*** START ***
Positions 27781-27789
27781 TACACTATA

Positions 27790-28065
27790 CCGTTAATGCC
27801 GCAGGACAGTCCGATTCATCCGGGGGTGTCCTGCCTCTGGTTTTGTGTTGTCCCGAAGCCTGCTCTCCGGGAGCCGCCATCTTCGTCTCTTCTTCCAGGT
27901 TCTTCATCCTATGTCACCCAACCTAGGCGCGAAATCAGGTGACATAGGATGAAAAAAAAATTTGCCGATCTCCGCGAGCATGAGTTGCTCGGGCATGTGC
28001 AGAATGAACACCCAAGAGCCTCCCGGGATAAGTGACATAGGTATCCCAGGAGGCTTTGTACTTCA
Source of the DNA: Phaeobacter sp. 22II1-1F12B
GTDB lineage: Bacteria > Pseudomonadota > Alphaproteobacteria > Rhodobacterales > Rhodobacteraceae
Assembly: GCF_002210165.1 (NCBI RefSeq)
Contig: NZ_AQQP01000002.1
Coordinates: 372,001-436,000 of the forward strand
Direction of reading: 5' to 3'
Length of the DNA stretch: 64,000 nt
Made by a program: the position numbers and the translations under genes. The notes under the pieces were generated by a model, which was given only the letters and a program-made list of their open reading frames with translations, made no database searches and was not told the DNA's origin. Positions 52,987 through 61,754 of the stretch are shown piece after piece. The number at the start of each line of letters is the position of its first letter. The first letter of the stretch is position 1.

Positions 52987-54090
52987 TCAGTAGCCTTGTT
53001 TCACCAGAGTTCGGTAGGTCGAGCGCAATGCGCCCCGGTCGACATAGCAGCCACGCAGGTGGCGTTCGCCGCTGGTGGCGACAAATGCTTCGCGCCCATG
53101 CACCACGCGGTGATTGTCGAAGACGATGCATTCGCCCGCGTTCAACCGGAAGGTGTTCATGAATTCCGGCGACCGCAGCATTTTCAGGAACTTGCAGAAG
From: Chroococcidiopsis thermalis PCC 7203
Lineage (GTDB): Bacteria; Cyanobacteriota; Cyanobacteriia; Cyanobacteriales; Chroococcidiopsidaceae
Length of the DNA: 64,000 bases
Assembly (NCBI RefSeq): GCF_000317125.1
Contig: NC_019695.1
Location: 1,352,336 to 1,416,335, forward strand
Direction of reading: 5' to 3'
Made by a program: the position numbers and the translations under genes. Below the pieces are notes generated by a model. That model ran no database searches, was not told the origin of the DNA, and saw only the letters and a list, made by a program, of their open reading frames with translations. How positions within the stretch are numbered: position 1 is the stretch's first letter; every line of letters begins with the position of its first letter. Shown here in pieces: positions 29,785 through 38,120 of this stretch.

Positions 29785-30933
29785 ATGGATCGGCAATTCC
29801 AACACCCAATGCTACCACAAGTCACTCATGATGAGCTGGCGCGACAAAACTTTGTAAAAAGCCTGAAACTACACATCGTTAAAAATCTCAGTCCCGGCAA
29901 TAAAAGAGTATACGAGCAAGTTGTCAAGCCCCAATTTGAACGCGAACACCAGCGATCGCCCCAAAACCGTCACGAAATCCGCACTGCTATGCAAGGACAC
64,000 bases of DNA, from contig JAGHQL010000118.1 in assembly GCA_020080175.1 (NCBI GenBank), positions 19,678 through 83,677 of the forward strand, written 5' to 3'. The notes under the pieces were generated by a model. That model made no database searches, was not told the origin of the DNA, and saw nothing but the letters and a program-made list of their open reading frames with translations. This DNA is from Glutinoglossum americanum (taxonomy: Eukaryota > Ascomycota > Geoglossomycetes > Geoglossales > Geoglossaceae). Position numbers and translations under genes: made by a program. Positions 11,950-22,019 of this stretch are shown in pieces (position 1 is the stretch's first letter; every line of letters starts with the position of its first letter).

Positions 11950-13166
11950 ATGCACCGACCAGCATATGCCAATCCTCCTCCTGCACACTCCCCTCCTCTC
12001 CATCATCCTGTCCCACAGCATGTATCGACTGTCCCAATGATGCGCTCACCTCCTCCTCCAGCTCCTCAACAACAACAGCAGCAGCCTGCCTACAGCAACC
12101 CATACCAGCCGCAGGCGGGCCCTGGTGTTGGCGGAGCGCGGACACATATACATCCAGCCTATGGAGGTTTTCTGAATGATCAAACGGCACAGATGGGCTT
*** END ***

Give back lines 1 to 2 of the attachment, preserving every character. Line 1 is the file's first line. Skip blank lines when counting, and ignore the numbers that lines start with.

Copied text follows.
Positions 27781-27789
27781 TACACTATA